The curious case of Delhi’s proposed tunnels—if you cannot solve something, make it more complex

This trained urban designer relearns urban planning, desi-style

By Adarsha Kapoor
Published: Saturday 08 November 2014

This trained urban designer relearns urban planning, desi-style

Photo courtesy: Varun Shiv Kapur

Life was beautiful…until yesterday morning when I settled with my cup of coffee and the day’s edition of a leading national daily. I started skimming over the top news stories. Then, I read this headline: ‘Easy riding: 7 tunnels proposed in key spots to ease Delhi traffic’.

SEVEN TUNNELS! Delhi’s traffic police commissioner was demanding seven tunnels as the solution to decongesting Delhi. Right when I thought I could have a peaceful morning, his rationale behind the proposal hit me in the face and left me wondering if my education as an urban designer had indeed taught me anything.

After spending a whole day mulling over this article, I think I have finally figured out how we solve urban planning problems the Indian way (with a pinch of chatpata Indian masala, of course).

I would ask myself what is responsible for congestion on Delhi roads. Maybe the number of vehicles are growing. But let’s not try to control their number or even bring it down. Instead, let’s make more flyovers!

Why are more and more people in Delhi buying cars even when the roads are congested? Maybe it is because people do not feel comfortable travelling in public transport. Also, parking is available EVERYWHERE either free or for a minimal charge! But let’s not make public transport more efficient to discourage the use of private vehicles. Let’s also not generate revenue from parking spaces to improve our public transport system. Instead, let’s make more flyovers!

Why is public transport in Delhi struggling against all odds? Maybe because we allocate meagre budgets to parent transport departments. Butlet’s not even try to infuse more funds into the Delhi Transport Corporation (DTC) andother bodies.Instead, let’smake more flyovers!

Why do we allocate fewer funds to public transport agencies? Maybe because we want “development” and this means more flyovers. So, let’s allocate huge funds to the Public Works Department (PWD) to make more flyovers and a pittance to the transport department. Let’s not even bother reforming the budget. Instead, let’s make more flyovers!

Why don’t people walk or cycle even while going to nearby places? Maybe it’s because our footpaths and cycle tracks are either non-existent or broken or encroached by cars and motorcycles. But let’s not bother organising road space with proper road design and maintenance. Instead, let’s make more flyovers!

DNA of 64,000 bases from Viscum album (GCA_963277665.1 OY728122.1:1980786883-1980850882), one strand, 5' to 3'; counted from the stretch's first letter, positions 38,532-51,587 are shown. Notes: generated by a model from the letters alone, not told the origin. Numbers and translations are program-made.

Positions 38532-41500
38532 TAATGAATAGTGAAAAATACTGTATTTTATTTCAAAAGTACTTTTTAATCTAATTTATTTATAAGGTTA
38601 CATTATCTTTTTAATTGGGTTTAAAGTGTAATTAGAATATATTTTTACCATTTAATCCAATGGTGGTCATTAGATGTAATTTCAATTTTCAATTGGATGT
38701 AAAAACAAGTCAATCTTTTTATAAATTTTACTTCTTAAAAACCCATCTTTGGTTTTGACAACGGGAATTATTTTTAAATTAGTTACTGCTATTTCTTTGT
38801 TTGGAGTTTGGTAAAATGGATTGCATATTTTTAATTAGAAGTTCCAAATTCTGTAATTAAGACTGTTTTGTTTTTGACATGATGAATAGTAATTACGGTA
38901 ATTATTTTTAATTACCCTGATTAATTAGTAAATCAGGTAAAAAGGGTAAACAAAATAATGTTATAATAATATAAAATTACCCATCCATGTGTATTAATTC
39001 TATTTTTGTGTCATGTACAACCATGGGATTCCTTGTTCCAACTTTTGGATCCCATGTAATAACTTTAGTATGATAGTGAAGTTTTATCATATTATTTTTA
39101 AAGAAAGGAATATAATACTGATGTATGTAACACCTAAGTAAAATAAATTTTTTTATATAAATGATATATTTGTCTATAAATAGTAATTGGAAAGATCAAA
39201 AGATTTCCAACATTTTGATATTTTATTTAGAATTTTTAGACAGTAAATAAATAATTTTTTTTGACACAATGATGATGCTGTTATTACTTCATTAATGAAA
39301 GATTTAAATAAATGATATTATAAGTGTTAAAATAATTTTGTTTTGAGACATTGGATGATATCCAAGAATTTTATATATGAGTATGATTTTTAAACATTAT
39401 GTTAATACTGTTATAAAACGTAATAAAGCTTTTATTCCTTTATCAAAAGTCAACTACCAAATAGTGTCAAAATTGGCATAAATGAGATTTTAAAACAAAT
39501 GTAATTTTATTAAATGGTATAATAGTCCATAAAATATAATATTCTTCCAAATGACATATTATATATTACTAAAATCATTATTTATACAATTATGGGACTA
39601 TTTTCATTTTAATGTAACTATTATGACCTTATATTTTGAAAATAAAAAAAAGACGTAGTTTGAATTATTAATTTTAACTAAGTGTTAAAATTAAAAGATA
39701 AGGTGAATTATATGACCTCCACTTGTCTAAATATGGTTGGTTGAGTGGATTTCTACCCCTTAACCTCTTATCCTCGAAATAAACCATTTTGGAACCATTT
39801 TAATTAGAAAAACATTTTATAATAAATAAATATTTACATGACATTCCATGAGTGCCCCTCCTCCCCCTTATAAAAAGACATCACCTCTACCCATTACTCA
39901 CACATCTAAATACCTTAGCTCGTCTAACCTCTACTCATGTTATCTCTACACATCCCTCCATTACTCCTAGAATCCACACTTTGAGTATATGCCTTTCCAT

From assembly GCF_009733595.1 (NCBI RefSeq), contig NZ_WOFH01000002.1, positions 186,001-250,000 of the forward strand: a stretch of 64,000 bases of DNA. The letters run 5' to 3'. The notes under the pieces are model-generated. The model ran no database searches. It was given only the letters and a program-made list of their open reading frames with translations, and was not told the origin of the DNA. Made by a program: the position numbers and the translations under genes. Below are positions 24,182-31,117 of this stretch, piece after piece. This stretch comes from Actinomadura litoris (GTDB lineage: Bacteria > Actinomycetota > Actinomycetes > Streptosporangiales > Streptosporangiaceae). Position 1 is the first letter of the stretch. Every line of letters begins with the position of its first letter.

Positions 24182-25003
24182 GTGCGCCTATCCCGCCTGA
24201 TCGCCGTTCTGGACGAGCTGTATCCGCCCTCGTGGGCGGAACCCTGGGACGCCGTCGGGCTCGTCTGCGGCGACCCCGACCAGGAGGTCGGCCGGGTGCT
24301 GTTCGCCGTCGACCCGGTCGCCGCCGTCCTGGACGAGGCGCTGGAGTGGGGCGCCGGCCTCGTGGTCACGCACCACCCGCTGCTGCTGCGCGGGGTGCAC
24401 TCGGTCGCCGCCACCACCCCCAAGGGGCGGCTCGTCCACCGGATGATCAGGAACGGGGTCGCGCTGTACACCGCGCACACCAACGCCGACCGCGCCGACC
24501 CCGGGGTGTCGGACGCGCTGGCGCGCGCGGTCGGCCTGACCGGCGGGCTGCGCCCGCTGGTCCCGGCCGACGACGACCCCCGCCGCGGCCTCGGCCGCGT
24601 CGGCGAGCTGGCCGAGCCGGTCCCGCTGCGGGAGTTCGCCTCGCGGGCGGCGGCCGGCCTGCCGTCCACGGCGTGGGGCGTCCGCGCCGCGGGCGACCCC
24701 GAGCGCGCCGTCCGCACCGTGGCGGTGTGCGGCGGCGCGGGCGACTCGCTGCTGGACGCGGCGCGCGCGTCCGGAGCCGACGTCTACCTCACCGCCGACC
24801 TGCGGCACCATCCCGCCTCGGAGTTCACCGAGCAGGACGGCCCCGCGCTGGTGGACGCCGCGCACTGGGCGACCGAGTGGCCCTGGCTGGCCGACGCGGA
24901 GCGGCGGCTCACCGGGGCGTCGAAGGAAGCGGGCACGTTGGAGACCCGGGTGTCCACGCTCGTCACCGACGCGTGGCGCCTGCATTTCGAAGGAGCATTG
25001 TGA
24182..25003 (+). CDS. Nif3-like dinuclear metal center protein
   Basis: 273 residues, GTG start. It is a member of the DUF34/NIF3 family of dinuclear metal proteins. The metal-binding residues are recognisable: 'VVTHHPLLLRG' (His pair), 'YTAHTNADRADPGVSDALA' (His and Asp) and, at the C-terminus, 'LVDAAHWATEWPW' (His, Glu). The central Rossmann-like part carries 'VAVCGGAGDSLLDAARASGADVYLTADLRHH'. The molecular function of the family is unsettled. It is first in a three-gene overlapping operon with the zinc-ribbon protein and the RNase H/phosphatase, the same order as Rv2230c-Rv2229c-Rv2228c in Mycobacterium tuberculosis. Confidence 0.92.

And then, let’s make flyovers to invite all road users who had otherwise shifted to alternate routes or started using public transport due to congestion and stopped coming to these areas by cars.Though I know flyovers can only shift congestion from one point to another, let’s make more flyovers to decongest those new flyovers!

The article (in the newspaper referred to above) clarifies that the proposed tunnels are mere additions to otherwise missing road connections. So, let’s not bother doing a network assessment of the zone to look for possible connections in a technical manner.Instead, let’s make more flyovers…oops, TUNNELS (since in this particular case, we cannot make flyovers above the Ridge or central Delhi or Purana Quila or the old fort). Yes, let’s make tunnels instead!

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Delhi boasts of having the School of Planning & Architecture, the oldest planning school in India. The headquarters of all the leading planning and planning regulatory bodies of the country are also located in Delhi. Yet, I fail to understand why planning in India, especially in Delhi, is still done by everyone other than planners themselves.

These demands for more flyovers, tunnels and underpasses have been increasing every year. Our road owning, planning, managing and enforcing agencies are standing at the crossroads of all traffic problems like the increasing number of private vehicles, increasing burden on public transport systems and deplorable conditions of our roads and public spaces.

The solution to these is very simple and straightforward. Realising these solutions, however, would require a focused delivery model where every department has the same vision. They must all address the problem, and not sideline it by making a new flyover or tunnel.

I would like to pose a question to all concerned planners, citizens and decision makers. What should we do if, after covering all intersections of Delhi with either a flyover or tunnel, we are still unable to solve the problem of road congestion and increased air and noise pollution? What should we do then?

Should we make more flyovers?

Adarsha Kapoor is an architect and urban designer with the Centre for Science and Environment in Delhi. He advocates the use of sustainable mobility options. This article is written with sarcasm to highlight the gravity of the situation and is the author’s personal opinion. It does not intend to hurt anyone’s feelings. Instead, it hopes to encourage readers to support comprehensive planning solutions which will solve problems once and for all.

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